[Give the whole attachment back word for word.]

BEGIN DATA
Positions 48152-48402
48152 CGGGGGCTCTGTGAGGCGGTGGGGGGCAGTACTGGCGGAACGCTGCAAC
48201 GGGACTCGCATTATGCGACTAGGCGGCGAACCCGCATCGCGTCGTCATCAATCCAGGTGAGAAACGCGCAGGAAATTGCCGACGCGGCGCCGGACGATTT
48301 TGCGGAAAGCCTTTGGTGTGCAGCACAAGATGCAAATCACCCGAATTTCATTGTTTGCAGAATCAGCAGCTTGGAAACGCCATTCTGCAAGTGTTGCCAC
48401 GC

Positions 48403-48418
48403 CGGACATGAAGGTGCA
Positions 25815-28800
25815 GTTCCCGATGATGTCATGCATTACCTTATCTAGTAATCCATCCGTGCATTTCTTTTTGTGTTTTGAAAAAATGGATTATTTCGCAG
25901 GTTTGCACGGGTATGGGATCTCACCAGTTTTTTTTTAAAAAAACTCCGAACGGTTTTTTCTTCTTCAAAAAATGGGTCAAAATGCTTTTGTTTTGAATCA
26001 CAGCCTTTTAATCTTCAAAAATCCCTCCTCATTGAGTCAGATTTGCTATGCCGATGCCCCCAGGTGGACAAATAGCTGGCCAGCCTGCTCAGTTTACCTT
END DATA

Positions 48152-48402
48152 CGGGGGCTCTGTGAGGCGGTGGGGGGCAGTACTGGCGGAACGCTGCAAC
48201 GGGACTCGCATTATGCGACTAGGCGGCGAACCCGCATCGCGTCGTCATCAATCCAGGTGAGAAACGCGCAGGAAATTGCCGACGCGGCGCCGGACGATTT
48301 TGCGGAAAGCCTTTGGTGTGCAGCACAAGATGCAAATCACCCGAATTTCATTGTTTGCAGAATCAGCAGCTTGGAAACGCCATTCTGCAAGTGTTGCCAC
48401 GC

Positions 48403-48418
48403 CGGACATGAAGGTGCA
Positions 25815-28800
25815 GTTCCCGATGATGTCATGCATTACCTTATCTAGTAATCCATCCGTGCATTTCTTTTTGTGTTTTGAAAAAATGGATTATTTCGCAG
25901 GTTTGCACGGGTATGGGATCTCACCAGTTTTTTTTTAAAAAAACTCCGAACGGTTTTTTCTTCTTCAAAAAATGGGTCAAAATGCTTTTGTTTTGAATCA
26001 CAGCCTTTTAATCTTCAAAAATCCCTCCTCATTGAGTCAGATTTGCTATGCCGATGCCCCCAGGTGGACAAATAGCTGGCCAGCCTGCTCAGTTTACCTT